The SOMM Journal

October/November 2014

Issue link:

Contents of this Issue


Page 93 of 120

{ }  93 "We initially screened a number of different rocks with bench trials and ultimately decided on a few for larger scale experi- mentation: granite, Noyo cobble stone, black slate and Pami pebbles," he recalls. Grahm saw major changes in the texture and mouthfeel of the wine, as well as dramatic differences in aro - matics, length and persistence of flavor. "In every case, low doses of minerals added far more complexity and greater persistence on the palate. It is my personal belief that wines richer in miner - als just present way differently." He adds, "They seem to have a certain sort of nucleus or density around their center; they are gathered, focused, cohered the way a laser coheres light. It is a different kind of density relative to tannic density, somehow deeper in the wine than the tannins." But what about the interface between roots and soil? Do roots modify the pH of their immediate environment, causing the release of minerals? If water itself were enough to release significant quantities of minerals, then the vineyard soils wouldn't be stable over centuries, as they have been observed to be. However, the action of bacteria and other soil organisms can lead to decomposition of rocks, releasing their mineral constitu - ents into the soil. Reduction as Minerality So now to the second definition of minerality. Some people use "mineral" to describe aromas of wine; it's something they get on the nose. In this case, it could be that tasters are ascribing minerality to what is in reality the presence of certain volatile sulfur compounds in the wine, also known by the term "reduc - tion." In its rawest state, reduction is caused by hydrogen sulfide, and smells of rotten eggs and sewers. This is rare in a finished wine, and wouldn't be classed as mineral. Far more common is the presence of complex sulfides and mercaptans (also known as thiols). These sulfur compounds, like hydrogen sulfide, are pro - duced largely by yeasts during fermentation. Their expression depends on their concentration and the context of the wine, but in some cases they can give a flinty or struck-match aroma that can be quite "mineral." There is good reason to suggest that flintiness in white wines is a result of some low-level reduction. Great white Burgundies fre - quently show a little of this good reduction: a matchstick element to the nose adds complexity and even New World Chardonnay producers are now beginning to work out how to achieve this through their winemaking. There's also a link here with terroir: Some sites naturally have nutrient deficiencies that can stress the yeasts a bit and cause them to produce volatile sulfur compounds. Paul Draper of Ridge in California is a winegrower who believes in minerality from the soil, even in the face of questioning from scientists. "Though I am well aware of what soil scientists say about minerals or other elements in the soil and the impossibility of their traveling through the vine and into the wine, the roots deep enough into those minerals are affected and the wine shows that effect," he states. "I think of minerality as a wet stone quality in a wine. Our subsoils at Monte Bello are limestone and at times are at the surface or a meter below. In other places our backhoe pits find them several meters down. Perhaps 70 percent of our vine roots are deep in the limestone. I have seen minerality in some shales as well, so I don't think the effect is nec - essarily limited to limestone. We see the most marked minerality (crushed rock, perhaps flint are other descriptors) is in our more eroded blocks, where the limestone is closer to the surface. In the youngest blocks, where pits have shown considerable lime - stone, we don't see the minerality as yet but expect to when the roots are deeper." Minerality remains enigmatic. As we begin to understand more about it, the picture seems multifactorial, with different mecha - nistic underpinnings for what wine tasters describe as mineral in their tasting notes. I'm increasingly drawn to the idea that minerals in wine, derived from the soil, could be affecting wine flavor in interesting ways—and, in particular, helping to create long-lived compelling white wines. It's a subject that deserves more attention. Randall Grahm of Bonny Doon Vineyard: "It is my personal belief that wines richer in minerals just present way differently." "The anecdotal evidence suggesting that some terroirs create wines with much more 'mineral' characters is pretty strong."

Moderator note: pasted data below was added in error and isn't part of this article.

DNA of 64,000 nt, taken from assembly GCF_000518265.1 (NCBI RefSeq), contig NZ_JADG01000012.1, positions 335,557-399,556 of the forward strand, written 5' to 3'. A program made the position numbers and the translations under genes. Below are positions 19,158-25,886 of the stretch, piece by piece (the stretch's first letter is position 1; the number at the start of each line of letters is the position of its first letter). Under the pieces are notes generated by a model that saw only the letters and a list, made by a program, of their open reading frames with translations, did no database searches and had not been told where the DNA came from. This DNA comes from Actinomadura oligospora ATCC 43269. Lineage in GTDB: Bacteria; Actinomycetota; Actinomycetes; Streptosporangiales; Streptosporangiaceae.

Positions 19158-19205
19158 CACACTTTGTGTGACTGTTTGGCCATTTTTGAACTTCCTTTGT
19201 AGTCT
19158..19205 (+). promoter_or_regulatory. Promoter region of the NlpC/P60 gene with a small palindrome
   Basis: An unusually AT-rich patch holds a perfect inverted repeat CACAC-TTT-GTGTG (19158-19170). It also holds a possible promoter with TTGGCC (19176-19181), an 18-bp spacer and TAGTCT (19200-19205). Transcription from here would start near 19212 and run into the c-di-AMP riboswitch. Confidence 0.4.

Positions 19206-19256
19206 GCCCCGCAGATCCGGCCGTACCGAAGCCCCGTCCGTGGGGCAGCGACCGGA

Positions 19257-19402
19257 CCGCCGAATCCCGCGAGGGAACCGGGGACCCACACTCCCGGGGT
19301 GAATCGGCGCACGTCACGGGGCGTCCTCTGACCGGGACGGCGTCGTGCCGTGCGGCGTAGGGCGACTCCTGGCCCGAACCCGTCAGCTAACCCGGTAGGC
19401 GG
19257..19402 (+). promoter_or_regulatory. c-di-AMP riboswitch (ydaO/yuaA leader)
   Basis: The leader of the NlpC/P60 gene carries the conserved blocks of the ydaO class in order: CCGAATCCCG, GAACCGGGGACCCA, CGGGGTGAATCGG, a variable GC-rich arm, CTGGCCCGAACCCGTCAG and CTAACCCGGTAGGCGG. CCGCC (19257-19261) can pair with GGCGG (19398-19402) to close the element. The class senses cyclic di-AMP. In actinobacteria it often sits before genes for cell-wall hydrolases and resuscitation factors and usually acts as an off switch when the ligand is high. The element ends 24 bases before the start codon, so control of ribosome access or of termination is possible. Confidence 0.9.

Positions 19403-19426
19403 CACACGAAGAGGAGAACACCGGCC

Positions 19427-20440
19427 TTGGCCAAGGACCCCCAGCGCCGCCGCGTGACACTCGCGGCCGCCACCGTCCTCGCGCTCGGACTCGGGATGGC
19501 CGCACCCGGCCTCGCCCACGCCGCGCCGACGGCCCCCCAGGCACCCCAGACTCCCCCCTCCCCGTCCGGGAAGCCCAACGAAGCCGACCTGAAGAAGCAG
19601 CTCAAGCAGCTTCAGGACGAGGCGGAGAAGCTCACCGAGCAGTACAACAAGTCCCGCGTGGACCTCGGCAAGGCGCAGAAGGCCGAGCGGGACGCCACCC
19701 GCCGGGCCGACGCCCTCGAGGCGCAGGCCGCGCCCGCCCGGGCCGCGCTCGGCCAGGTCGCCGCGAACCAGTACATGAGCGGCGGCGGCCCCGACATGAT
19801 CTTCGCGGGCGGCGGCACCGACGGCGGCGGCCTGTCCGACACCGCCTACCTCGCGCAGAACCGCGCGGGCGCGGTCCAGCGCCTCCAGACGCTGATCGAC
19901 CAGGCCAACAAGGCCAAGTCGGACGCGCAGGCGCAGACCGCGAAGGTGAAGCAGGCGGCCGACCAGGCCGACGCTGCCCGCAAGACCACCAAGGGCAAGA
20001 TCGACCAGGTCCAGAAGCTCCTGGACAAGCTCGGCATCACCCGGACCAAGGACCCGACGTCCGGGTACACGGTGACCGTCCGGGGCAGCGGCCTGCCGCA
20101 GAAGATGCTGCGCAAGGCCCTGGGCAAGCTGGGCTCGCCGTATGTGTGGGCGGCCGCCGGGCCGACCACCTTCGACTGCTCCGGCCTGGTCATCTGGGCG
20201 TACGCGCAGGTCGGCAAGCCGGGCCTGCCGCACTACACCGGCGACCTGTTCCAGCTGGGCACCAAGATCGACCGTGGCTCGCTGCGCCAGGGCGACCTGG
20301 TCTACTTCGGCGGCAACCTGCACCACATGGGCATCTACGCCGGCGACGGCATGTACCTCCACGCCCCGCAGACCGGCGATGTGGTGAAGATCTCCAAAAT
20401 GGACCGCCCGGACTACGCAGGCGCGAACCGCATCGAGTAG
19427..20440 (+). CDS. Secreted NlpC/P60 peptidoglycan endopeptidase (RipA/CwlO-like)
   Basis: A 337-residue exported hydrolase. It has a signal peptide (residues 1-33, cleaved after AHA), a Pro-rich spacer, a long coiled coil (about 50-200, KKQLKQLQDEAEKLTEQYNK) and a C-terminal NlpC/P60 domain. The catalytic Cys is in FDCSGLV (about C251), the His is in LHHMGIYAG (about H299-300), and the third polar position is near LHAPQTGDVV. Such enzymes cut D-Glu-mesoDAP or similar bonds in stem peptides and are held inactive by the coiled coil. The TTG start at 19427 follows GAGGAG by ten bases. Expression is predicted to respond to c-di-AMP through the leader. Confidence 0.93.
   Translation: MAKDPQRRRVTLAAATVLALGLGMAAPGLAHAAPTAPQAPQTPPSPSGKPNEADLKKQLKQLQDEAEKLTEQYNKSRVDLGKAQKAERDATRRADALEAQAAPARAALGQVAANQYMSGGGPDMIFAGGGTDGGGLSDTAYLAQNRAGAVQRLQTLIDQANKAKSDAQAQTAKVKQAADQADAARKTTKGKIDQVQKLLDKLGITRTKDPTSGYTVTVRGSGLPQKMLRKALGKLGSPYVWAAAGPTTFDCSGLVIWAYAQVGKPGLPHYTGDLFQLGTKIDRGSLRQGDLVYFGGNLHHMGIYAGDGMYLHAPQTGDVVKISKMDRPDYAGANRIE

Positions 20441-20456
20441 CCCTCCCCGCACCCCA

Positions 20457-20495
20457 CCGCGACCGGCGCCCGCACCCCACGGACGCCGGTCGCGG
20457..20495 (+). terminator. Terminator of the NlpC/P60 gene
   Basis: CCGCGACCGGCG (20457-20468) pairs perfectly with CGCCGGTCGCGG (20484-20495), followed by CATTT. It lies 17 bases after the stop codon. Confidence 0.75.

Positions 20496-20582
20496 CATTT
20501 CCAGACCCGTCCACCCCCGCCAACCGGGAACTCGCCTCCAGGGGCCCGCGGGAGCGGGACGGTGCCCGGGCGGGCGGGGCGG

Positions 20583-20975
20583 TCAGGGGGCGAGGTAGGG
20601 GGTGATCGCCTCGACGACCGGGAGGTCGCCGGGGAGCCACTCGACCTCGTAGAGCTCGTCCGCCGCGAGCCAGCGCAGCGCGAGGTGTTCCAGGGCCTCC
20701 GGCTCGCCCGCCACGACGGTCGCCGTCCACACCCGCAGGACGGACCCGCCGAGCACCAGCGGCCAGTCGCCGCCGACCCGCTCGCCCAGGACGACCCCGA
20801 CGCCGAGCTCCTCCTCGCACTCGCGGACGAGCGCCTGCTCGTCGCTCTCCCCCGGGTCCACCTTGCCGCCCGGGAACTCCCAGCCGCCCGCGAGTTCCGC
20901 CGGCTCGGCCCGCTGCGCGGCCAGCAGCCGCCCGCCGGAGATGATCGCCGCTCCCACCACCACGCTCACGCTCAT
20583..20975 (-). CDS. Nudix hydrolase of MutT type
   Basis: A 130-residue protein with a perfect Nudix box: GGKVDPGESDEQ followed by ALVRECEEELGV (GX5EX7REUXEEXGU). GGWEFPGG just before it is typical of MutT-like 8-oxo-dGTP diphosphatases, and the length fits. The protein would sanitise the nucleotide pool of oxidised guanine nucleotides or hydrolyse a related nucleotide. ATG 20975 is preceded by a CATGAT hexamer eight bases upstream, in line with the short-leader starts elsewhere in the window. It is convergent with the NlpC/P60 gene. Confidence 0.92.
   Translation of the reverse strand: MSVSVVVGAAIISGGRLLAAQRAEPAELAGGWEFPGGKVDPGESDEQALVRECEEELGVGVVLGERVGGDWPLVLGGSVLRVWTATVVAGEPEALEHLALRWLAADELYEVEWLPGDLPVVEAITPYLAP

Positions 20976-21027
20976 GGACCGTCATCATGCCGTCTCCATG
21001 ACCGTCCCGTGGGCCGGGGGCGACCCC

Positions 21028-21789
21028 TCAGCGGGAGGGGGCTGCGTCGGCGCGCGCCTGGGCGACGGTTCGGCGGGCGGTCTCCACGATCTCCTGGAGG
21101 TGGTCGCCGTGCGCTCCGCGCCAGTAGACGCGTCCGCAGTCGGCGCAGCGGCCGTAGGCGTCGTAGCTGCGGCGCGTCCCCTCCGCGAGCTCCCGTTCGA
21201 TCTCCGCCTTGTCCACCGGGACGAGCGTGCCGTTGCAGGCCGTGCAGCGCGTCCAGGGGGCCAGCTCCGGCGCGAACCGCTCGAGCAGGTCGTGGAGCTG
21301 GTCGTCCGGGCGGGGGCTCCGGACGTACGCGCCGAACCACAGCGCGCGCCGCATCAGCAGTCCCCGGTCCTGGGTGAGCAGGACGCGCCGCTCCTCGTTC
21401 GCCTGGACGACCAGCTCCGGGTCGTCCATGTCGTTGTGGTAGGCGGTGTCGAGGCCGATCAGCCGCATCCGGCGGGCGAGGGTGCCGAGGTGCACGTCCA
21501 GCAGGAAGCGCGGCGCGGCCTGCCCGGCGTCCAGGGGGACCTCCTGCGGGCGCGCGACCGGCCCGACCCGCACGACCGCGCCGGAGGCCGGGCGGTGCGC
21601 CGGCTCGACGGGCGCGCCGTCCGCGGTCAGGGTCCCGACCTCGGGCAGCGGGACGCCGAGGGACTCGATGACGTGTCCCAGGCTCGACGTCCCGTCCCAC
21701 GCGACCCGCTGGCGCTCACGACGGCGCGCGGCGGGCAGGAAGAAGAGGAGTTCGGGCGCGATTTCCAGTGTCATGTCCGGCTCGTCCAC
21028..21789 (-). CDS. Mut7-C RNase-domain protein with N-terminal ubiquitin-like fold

Articles in this issue

Archives of this issue

view archives of The SOMM Journal - October/November 2014